heart-sick struggling men and women HOME BUILDER, will not come amiss, A great celebration hias been planned throughout this land of ours who are ek- we are sure.
for the 2nd of July on account of the ing out existences on pitifully small I do not expect any contradiction when creation of Flagler County. A number salaries and working under the most try- I state that the winters in Florida are of prominent speakers will be present, ing circumstances. almost perfect, but I wonder if my next
and our especial guest-of-honor on that The Bunnell colony-the Land of Op- statement will be accepted so readily, day will be the Governor of the State of portunity from month to month you when I say that Florida has also an ideal Florida, Sidney J. Catts. The services have been told of what could be accom- summer climate. Nevertheless, this latof the Deland Brass Band have been se- plished there. You have read the words ter statement is also true, and our buyers cured for the entire day and evening, of prophecy from the men who have been who have visited Bunnell during the Bunnell will have one of her famous back of this great proposition, and who summer months will bear me out on this. barbecues on that day, and in the eve- were able to catch a vision of what might True, it gets hot in Florida (luring the ning everyone will be invited to go over be accomplished long before anything summer months, but we all know there to Ocean City, where there will be a big really was done. must be hot weather at some seasons of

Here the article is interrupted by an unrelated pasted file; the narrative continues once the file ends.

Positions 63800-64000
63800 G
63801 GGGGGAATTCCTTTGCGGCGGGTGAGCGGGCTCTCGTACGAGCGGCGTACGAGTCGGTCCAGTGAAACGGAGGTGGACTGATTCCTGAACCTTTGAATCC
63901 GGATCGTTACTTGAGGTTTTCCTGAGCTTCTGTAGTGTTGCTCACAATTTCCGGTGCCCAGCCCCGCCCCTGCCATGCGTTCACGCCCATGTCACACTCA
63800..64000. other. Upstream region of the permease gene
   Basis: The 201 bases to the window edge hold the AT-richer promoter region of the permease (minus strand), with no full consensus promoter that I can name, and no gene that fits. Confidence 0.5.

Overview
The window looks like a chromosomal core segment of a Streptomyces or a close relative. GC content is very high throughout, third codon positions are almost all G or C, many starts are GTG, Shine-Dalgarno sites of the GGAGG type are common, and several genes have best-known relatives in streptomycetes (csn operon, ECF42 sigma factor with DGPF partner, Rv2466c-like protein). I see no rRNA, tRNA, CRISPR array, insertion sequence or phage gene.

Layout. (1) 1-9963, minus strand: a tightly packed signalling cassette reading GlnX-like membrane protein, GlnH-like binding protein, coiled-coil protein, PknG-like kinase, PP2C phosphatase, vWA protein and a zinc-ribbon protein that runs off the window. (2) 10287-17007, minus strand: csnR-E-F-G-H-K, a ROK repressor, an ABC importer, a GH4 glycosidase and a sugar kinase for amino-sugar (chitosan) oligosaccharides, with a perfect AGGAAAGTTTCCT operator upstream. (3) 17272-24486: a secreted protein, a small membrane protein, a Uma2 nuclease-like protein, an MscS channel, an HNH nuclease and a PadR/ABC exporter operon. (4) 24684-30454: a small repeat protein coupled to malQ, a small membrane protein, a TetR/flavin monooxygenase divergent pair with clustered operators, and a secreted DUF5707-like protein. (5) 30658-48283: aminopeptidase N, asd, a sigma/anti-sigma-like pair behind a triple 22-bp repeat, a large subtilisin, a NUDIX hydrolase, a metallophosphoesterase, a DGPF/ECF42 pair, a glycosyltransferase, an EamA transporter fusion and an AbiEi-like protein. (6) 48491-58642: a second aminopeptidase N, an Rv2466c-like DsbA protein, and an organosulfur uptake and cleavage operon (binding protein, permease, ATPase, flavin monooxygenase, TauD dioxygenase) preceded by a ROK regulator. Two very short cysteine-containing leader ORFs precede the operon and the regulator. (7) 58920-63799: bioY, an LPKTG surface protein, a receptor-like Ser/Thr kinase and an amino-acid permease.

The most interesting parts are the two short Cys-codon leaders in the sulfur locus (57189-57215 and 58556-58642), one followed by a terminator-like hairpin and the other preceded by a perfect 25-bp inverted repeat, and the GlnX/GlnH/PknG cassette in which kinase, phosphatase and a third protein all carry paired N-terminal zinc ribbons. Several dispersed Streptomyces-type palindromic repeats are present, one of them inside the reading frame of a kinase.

dance in the Ocean City casino. But, the dreams, the hopes, the desires the year in every state where land is
of these community builders have become worth anything. It takes heat to grow Mr. H. C. King will open a plumbing actual realities, and the little group of crops, and any country would be a failand heating establishment in Bunnell. News Items in this issue of the HOME ure without the warm growing months; BUILDER, dealing with the homes, the but, bear this in mind, it does not get schools, the churches, the fine farms. the any warmer in Florida in summer than ONE CARLOAD OF 200 BAR- growing towns, the successes that have it does in a great many of our northern
RELS OF POTATOES BRINGS come in such a few years to earnest men states, and it is cooler in Florida than in
and women, who have also had the vision some of them.
OWNERS $2,000.00 THIS and have helped make their "dream come If you wish further proof regarding
SEASON true" are the most conclusive proofs that this, write to your nearest Government